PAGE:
Last year (2017), around $1.2 billion worth of cryptocurrency was stolen by hackers and cyber-criminals. So far, in the first half of 2018, around #1.1 billion worth of cryptocurrency theft has been reported. It appears that each consecutive year it is becoming easier and easier to snatch digital tokens from the hands of their owners.
The reason why the numbers are so large is that most cryptocurrency criminals are not small-time thieves looking to score a thousand dollars or less. They are creative and clever hackers looking to profit off of an unregulated form of tender that has some real-world value.
Most cyber-criminals employ the “dark web”, a network which can be accessed through a specific form of software, to commit their crimes on a massive scale. It is estimated that this dark web network currently has access to over 12,000 exchanges and marketplaces and can hack into roughly 34,000 token offerings.
Many of today’s cryptocurrency thefts are coming from organized criminal organizations who employ hackers to commit cyber-crimes. However, a lot of this year’s cryptocurrency theft is coming from the common unemployed software engineer who is in desperate need of cash. While they may not be part of a crime cartel, they no less have the skills and aptitude to break into all these cryptocurrency marketplaces through the dark web and extract what they need.
As was earlier mentioned, a large portion of last year and this year’s stolen digital currency came from cryptocurrency exchanges. It is estimated that almost 30% of the total amount of stolen cryptocurrency in 2018 has come from exchanges of all sizes, even large ones like Tokyo’s Mt.Gox.
Other popular targets include businesses, where hackers extort money from their owners, and wealthy individuals who hold a large number of digital coins in their cryptocurrency wallets.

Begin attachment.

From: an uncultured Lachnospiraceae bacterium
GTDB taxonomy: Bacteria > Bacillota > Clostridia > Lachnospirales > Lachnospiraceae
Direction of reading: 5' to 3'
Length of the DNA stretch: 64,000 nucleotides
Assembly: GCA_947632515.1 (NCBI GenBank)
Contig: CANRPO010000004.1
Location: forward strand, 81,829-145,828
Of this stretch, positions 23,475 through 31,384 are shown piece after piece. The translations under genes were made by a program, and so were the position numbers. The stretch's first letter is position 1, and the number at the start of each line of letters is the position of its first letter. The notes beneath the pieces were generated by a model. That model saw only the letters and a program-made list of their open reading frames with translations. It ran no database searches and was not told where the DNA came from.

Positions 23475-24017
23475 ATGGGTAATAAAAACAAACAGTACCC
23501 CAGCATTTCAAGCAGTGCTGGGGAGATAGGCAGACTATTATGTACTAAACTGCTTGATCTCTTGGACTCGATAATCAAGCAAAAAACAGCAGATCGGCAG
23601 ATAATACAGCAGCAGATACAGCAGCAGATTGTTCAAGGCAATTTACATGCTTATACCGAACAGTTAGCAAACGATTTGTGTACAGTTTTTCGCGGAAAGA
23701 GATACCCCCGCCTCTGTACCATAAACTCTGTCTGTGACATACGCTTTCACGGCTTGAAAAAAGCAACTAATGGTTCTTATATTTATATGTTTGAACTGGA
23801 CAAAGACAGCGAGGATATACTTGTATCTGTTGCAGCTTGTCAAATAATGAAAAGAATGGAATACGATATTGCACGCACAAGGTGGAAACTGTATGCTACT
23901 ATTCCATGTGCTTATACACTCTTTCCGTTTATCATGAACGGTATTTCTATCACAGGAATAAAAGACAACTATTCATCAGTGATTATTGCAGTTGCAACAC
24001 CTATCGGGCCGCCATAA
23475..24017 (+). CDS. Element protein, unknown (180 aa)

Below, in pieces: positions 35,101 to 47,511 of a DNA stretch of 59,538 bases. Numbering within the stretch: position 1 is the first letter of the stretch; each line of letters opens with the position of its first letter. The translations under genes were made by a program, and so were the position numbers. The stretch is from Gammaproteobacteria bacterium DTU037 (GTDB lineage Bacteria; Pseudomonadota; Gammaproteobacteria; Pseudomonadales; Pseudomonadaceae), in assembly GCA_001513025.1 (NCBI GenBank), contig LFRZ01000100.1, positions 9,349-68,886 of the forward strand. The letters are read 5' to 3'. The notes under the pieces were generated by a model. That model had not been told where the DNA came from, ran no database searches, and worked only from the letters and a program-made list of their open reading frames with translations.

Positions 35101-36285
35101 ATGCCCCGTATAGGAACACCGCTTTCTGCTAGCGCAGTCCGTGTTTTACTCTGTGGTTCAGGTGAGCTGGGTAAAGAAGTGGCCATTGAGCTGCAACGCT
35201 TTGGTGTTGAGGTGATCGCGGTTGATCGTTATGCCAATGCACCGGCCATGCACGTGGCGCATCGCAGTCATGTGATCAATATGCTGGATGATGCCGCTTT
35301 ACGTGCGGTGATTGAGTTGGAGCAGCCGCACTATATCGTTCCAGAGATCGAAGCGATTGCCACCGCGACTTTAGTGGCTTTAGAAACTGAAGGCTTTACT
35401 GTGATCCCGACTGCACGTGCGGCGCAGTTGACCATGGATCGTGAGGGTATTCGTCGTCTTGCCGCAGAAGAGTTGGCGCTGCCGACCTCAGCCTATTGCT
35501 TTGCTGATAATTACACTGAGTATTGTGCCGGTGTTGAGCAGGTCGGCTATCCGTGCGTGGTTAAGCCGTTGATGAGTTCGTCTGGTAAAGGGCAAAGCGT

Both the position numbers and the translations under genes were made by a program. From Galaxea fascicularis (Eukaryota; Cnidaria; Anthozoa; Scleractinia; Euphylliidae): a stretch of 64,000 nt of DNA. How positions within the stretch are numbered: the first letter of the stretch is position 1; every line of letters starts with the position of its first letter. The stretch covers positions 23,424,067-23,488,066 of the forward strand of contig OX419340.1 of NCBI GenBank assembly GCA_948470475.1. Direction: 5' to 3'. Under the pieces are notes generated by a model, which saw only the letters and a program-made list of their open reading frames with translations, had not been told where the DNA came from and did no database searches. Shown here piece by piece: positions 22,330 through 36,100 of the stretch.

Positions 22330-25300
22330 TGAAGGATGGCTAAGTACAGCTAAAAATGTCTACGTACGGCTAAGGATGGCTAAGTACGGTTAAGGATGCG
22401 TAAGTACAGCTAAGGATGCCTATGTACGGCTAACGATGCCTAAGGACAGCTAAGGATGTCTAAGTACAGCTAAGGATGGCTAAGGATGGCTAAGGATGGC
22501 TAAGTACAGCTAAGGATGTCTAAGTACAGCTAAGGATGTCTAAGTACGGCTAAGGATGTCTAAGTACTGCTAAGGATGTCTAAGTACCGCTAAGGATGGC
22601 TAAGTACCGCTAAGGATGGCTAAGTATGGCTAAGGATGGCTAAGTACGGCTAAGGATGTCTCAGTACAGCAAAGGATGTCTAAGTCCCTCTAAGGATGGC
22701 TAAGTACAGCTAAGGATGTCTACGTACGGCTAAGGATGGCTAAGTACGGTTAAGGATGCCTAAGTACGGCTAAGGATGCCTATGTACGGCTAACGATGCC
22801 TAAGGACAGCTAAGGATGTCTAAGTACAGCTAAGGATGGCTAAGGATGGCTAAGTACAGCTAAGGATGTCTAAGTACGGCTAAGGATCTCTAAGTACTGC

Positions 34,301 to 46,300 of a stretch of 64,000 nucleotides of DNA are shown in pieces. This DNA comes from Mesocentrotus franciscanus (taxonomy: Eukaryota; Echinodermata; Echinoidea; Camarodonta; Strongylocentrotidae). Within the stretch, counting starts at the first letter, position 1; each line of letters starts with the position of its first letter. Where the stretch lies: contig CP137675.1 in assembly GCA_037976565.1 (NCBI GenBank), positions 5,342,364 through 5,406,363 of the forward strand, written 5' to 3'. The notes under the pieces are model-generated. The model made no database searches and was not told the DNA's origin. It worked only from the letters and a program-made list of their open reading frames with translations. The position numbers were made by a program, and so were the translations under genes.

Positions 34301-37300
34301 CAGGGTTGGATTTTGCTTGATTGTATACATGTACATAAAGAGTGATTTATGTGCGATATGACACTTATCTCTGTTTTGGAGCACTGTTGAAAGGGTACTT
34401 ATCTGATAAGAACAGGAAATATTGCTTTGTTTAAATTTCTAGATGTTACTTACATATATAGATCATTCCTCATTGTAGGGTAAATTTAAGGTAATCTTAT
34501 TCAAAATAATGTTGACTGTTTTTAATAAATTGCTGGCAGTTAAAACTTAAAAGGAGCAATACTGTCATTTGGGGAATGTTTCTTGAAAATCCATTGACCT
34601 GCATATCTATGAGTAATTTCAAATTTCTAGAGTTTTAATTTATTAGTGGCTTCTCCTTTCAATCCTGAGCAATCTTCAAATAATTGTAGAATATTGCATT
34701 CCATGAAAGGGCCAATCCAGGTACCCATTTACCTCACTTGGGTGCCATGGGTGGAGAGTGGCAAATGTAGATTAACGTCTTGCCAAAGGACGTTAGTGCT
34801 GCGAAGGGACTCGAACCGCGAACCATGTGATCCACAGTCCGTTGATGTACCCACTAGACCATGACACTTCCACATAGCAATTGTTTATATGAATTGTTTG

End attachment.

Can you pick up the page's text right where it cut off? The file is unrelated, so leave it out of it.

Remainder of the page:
If you trade or invest in any form of cryptocurrency, you should definitely take precautions on how you guard your digital assets. As we can see from the above information, it is not that hard to get into an exchange or private wallet and become the new owner of someone else’s digital tokens.
With large cryptocurrencies, like Bitcoin, it is almost impossible to get access to one’s private key and password. However, hackers use clever ways to obtain personal data in order to break into people’s wallets and steal their coins.
Here are some ways you can help reduce this risk:
Employ a 2-step authentication process to access your personal email account(s).
Store your private key off-line and put it somewhere safe.
Whenever transferring cryptocurrency to someone else, always confirm their identity and address beforehand.
Choose wisely when doing business with any cryptocurrency company. Try to only use big-name and proven services with at least some history of security and safety. There are a lot of “here today, gone tomorrow” scams being propagated through the dark web, so be very wary of opening a new account with any new cryptocurrency-related company you have never heard about before.